There are other changes to notice periods, such as the period for the mandatory ground for serious anti-social/criminal behaviour, which will be reduced from the current 4 week period.
The headline is that 2 months’ notice will be required where the ground for possession arises from circumstances beyond a tenant’s control, such as the landlord selling, with less notice required for rent arrears and serious tenant fault.
Rent and rent reviews
There is significant, unexpected change here, which did not form part of the working party discussions.
Contractual rent increases will no longer be permitted, so there can be no index linked or fixed uplifts. All rent increases will have to take effect by service of statutory notice in accordance with section 13 of the Housing Act 1988.
The notice period for rent increases will double, from at least 1 month to at least 2 months.
Where a tenant does not agree the new proposed rent, they will have the statutory right to have this determined by the First Tier Tribunal. The Tribunal's role, which is currently to determine market rent, will be restricted so that it can only confirm or reduce the proposed rent. In other words, the Tribunal can no longer determine a market rent higher than the proposed rent.
In cases where several months' rent is paid in advance, landlords will be required to repay upfront rent, if the tenancy ends before the end of the period which the tenant has paid for. There is also a proposal to limit the amount of rent that landlords can ask for in advance through the Renters Reform Bill. This could result in landlords being reluctant to rent to those tenants without good references or credit history, such as those moving to the UK from abroad.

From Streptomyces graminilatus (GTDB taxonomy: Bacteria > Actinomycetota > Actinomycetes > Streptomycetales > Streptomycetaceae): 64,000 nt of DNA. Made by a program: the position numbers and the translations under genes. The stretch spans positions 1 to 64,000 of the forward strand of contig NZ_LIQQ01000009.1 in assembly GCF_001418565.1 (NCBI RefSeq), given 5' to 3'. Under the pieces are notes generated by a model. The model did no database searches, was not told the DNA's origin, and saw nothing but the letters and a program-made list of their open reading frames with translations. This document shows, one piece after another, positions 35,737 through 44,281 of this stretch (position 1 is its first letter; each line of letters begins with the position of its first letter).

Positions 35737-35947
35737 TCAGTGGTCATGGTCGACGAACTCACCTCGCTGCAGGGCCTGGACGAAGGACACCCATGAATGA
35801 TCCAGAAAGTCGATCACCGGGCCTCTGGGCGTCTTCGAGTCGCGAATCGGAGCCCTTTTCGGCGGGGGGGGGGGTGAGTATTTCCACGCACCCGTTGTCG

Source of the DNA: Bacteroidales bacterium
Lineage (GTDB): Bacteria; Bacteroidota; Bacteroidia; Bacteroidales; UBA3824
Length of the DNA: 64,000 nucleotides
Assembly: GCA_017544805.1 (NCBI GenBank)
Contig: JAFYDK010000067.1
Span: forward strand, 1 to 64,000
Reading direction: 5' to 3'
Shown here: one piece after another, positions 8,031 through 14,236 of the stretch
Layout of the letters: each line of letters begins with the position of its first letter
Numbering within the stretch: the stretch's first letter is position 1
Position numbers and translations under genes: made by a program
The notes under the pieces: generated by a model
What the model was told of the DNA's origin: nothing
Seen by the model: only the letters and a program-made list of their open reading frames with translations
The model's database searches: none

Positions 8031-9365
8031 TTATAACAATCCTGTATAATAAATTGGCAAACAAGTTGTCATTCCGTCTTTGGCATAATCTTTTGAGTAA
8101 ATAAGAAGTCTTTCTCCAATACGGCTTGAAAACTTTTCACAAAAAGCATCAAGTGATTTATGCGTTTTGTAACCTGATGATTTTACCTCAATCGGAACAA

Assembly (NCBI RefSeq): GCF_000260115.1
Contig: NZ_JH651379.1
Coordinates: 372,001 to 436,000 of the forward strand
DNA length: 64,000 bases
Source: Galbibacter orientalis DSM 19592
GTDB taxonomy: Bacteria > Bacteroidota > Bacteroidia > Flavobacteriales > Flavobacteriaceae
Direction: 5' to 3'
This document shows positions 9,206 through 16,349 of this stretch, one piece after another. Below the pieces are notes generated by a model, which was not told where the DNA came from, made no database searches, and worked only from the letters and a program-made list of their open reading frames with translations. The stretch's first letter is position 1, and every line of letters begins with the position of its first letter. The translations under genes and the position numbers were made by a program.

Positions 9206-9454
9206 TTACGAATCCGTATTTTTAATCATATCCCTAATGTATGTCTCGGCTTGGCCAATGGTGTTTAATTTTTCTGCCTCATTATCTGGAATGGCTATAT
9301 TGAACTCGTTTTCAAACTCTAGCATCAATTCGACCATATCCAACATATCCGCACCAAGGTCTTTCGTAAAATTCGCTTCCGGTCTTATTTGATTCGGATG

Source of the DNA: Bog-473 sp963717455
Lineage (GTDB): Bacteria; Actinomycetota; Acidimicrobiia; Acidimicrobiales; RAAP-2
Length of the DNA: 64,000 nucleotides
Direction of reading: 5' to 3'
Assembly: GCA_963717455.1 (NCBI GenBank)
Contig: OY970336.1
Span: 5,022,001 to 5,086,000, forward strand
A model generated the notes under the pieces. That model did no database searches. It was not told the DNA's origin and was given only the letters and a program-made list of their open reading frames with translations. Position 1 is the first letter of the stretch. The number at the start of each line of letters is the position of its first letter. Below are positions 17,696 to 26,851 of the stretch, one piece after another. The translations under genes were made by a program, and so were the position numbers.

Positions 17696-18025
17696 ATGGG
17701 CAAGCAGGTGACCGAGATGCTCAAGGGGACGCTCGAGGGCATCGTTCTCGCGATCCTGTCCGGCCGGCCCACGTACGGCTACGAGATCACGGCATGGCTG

Other tenant rights
Written terms of tenancy at the outset: Oral tenancies are currently allowed, but the new proposal will require landlords to provide the tenant with a written tenancy agreement setting out the obligations and rights of both parties. The aim is that this will assist in resolving disputes.
Property Portal: The new Property Portal will include basic details about landlords, the properties they let, whether a property meets basic criteria such as whether it has a valid gas safety certificate and whether it meets the Decent Homes Standard. This will allow tenants to check the credentials of their landlord as it will become mandatory for local authorities to include details of all eligible offences. This data will be made publicly available.
The Portal is also intended to provide a single ‘front door’ for landlords to understand their responsibilities, making it easier for landlords who are private individuals to access the necessary information about compliance.
Decent Homes Standard: For the first time it is proposed that the Decent Homes Standard, which was introduced in the social housing Sector, would apply to the private rented Sector in an aim to improve the quality of housing in the private sphere. 'Decent' will mean the property will need to be free from the most serious health and safety hazards and landlords will need to ensure properties do not fall into a state of disrepair.
The implementation of this will begin with a review of the Housing Health and Safety Rating System (HHSRS), which is due to conclude in Autumn 2022 and then it is believed that pilot schemes adopting the Decent Homes Standard will be run.
Pets: Tenants will have the right to request a pet in their property and landlords will not be able to unreasonably withhold consent. The balancing side of this equation is that the Tenant Fees Act 2019 would be amended to allow pet insurance as a permitted payment. This means landlords will be able to require pet insurance, so that any damage to their property is covered.